On Feb. 8, the Boy Scouts of America celebrates its 104th anniversary. It is one of only a handful of organizations chartered by the U.S. Congress and the president of the United States is its honorary president. Because of that fact, the BSA presents its state of the organization to the president each year. The presentation is done by using youth representing the various levels of the Scouting program to include Cub Scouts, Boy Scouts, Varsity Teams and Venture Crew members.
In 1950, at the opening of the second National Jamboree of the Boy Scouts of America (which occurs every four years), President Harry S. Truman said, What a greater nation this would be if the principles of Scouting could be woven more closely into our daily lives.
Some of those principles are written into the Scout oath and the Scout law. In the oath the youth promises to do his best to do his duty to God and country and to help other people, to keep himself physically strong, mentally awake and morally straight and to practice the 12 points of the Scout law, which are to be trustworthy, loyal, helpful, friendly, courteous, kind, obedient, cheerful, thrifty, brave, clean and reverent.
The Boy Scout progresses through the ranks of Tenderfoot, Second Class, First Class, Star and Life in his goal to become an Eagle Scout. During this course, he has to earn at least 21 merit badges (some earn many more), and he has to give many hours of service to the community. He does this as he is learning to be a good citizen and a good leader. To become an Eagle Scout, the boy has to formulate a major service project for the community or his troops sponsoring organization. He has to plan out the project, obtain supplies and tools needed for the project, enlist several people to assist in carrying out the project and give leadership to the project and those assisting. This is like a final exam to test what the Scout has learned about leadership, citizenship and the objects of the Scout oath and waw. The requirements all have to be done before the boy reaches his 18th birthday.
There have been many great leaders who went through the Boy Scout program and became Eagle Scouts. A few that come to mind are Neil Armstrong, first man on the moon; Gerald R. Ford, president of the U.S.A.; H. Ross Perot, founder of EDS and Perot Systems and former candidate for U.S. president; Steven Spielberg, writer and movie producer; Thomas S. Monson, president of the worldwide Church of Jesus Christ of Latter-day Saints; Bill Bradley, former professional basketball player, U.S. senator and presidential candidate; Bill Gates Sr., co-chair of the Bill and Melinda Gates Foundation and father of Bill Gates; J. Willard Marriott Jr, chairman and CEO of Marriott International; Mike Rowe, host of Dirty Jobs television program; William Sessions, former federal judge and director of the FBI; John Tesh, recording artist and performer; Michael Bloomberg, mayor of New York City; Steve Fossett, world-record holder and first to circumnavigate the Earth solo in a balloon and an airplane; Guion Guy S. Bluford Jr., retired U.S. Air Force officer, space shuttle astronaut and first African American in space; Gary Locke, former governor of Washington and first Chinese American governor in the U.S.; William C. DeVries, M.D., surgeon and educator who transplanted the first artificial heart.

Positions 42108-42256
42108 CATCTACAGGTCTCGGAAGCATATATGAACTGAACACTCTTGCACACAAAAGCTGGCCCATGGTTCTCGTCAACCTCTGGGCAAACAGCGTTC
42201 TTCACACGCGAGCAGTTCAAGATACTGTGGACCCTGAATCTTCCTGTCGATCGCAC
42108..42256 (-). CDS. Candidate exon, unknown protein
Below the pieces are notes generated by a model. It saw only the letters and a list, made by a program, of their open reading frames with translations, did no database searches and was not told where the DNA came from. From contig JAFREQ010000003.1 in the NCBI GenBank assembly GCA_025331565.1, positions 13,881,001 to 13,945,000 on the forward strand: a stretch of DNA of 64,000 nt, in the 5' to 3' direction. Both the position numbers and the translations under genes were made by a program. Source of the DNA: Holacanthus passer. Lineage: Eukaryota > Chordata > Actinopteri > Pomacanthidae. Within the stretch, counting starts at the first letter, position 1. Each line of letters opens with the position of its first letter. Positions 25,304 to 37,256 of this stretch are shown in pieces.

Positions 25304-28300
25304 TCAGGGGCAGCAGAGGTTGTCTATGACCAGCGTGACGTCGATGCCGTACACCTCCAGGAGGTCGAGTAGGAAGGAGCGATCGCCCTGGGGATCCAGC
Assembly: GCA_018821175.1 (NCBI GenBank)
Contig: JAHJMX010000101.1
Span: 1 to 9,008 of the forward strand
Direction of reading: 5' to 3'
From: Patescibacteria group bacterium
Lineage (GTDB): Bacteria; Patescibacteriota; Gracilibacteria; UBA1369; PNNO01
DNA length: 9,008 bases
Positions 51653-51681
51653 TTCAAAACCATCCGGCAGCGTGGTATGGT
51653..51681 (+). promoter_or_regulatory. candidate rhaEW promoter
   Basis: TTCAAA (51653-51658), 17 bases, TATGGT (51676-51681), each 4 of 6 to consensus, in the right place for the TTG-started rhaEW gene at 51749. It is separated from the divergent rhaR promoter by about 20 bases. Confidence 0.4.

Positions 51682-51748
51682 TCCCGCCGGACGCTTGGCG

Many of these men were introduced to their field of endeavor when they earned certain merit badges on their way to becoming Eagle Scouts. Merit badges are glimpses into professions. The Scout, in doing the requirements for the badge, gets his feet wet in learning about that profession. It is often from these glimpses that the Scout decides on what he wants to do with his life. There are more than 120 merit badges, and the Scout is guided in earning the badge by volunteers. In fact, the Boy Scout program is a volunteer-run program. There are so many men and women who give of their time in training these boys to become our citizen leaders of tomorrow.
Like President Truman, I, too, wish that the principles of the Boy Scouts of America could be woven into the lives of everyone. What a better world this would be. Happy Birthday to the Boy Scouts of America.
Ruby Jacobs is a Dry Branch resident.